1. Don’t we have to add Hack and, from higher altitudes, the team and FO suits to the cauldron? I personally need to see more steady, reasoned leadership and a team that plays like one. We desperately need chemistry and synergy to know what these guys are capable of. I think will not get that with a trial and error ongoing experiment.

    • Eli Pearlman-Storch says:

      Excellent point. I kept it on the field. Obviously reading both the posts and the comments on this site, you can tell how much apprehension exists surrounding Hackworth and his plans.

  2. I’m going to challenge PSP writers to stop using the phrase “given the keys to the ___ ” when talking about Marfan. Nearly every article that has his name in it has some version of that phrase in it (not just on this website.) Instead, tell us what that REALLY means. Should he have a certain number of assists? Should he touch the ball on every offensive possession? Does he have to score? You’re writers. Step up.

    • I don’t think I’ve used the phrase, but here’s what that means:

      The attack flows through him. He doesn’t need to touch the ball every possession, but he should be the Union attacker with the most touches. You would expect a handful of goals and eight or more assists. More importantly, he’s sending the through ball that leads to the assist by freeing wingers into space, where they can send in crosses toward goal. He’s breaking down someone off the dribble and forcing a second or third defender to come over to help, then passing to the Union player left open so a shot can be created.

      How’s that?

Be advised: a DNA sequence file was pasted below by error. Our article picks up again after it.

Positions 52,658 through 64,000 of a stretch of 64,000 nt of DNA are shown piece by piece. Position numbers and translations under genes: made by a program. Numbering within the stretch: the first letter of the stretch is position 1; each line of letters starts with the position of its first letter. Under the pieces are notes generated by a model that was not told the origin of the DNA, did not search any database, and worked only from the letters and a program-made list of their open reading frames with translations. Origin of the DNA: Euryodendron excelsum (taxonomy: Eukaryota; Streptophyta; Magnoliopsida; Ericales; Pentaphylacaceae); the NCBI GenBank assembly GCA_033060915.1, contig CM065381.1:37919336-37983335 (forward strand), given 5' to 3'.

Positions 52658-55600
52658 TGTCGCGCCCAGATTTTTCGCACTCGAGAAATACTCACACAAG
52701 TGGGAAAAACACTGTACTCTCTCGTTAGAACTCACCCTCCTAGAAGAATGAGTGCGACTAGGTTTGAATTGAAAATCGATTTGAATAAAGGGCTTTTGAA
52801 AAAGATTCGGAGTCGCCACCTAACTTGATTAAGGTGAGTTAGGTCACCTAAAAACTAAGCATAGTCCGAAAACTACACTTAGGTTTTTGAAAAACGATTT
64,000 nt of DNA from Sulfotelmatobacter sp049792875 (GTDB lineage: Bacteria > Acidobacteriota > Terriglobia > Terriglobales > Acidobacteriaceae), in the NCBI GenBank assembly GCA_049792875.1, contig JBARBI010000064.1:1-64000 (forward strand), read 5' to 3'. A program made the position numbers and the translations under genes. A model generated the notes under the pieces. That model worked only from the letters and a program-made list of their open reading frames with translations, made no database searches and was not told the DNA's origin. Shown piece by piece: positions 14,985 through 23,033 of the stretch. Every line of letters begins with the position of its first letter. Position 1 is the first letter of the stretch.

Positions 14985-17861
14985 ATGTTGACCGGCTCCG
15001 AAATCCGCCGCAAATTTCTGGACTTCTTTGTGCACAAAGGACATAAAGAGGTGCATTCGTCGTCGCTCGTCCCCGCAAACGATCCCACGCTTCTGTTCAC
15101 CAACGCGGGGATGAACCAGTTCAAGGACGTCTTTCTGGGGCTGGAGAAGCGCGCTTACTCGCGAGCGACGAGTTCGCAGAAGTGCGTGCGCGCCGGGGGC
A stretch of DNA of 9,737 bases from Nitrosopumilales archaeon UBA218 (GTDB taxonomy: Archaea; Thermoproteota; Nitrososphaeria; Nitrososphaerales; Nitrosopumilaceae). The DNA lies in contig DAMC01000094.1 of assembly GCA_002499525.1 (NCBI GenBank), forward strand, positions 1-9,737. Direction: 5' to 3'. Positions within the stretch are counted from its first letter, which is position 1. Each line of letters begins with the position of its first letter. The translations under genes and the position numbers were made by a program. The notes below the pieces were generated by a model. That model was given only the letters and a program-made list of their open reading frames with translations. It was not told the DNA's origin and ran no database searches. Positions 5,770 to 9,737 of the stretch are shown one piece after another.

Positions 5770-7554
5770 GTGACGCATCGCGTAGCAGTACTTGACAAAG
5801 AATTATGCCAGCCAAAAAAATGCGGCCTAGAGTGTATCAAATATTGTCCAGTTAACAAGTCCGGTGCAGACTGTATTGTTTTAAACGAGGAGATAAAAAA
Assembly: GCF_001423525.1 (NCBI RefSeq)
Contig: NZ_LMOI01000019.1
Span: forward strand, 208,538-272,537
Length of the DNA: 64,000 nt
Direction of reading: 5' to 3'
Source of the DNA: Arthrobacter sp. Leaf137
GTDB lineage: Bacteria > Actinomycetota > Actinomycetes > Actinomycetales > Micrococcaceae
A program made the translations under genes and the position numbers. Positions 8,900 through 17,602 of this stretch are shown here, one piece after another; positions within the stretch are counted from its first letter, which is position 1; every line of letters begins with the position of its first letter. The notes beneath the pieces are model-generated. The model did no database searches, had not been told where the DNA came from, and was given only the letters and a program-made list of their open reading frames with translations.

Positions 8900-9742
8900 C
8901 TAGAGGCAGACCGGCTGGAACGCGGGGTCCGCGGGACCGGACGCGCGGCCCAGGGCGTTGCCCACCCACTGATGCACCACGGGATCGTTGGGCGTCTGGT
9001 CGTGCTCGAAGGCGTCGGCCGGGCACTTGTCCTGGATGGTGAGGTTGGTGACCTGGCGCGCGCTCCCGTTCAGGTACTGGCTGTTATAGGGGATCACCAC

• Eli Pearlman-Storch says:

        One thing to also watch with Michael Farfan is not just the final ball, but the penultimate one. Who put the fullback up the line to serve in the dangerous cross? Who threaded the needle for McInerney to cut back for a Casey tap in? Who switched fields, catching the defense leaning? That should be Michael Farfan.

        This type of ball allows him to chase into the box after it is played and I am looking for him to start scoring more goals by crashing the box, but also continuing to create his own shot from distance.

      • That has significantly more meaning than “Marfan has been giving the keys to the offense this season.” +1

      • Eli Pearlman-Storch says:

        Appreciate the comment. I feel like i’ve written 2 dozen preseason articles already and the words all blend together at a certain point. I’m as eager for real, meaningful soccer as everyone else.

      • Well, in their defense, like Eli says … sometimes you write so much that the words all blur together. (We’re writing so much this week because we know people want to read it before opening day.) And with a feature like the one Adam and Eli are doing, it really is a conversation. They’re firing off emails to each other left and right, so they’re balancing the “I know what you mean, you know what I mean” with “how do we have an interesting, flowing and insightful discussion that all our readers can follow and appreciate.”

      • The Black Hand says:

        So are you guys for giving Marfan ‘the keys’? I am for it, as long as he has learned to drive over the offseason. I did not care for his decision making, when he was “the guy”. I like him much better on the wing, without the pressure. I really don’t know who should have the keys.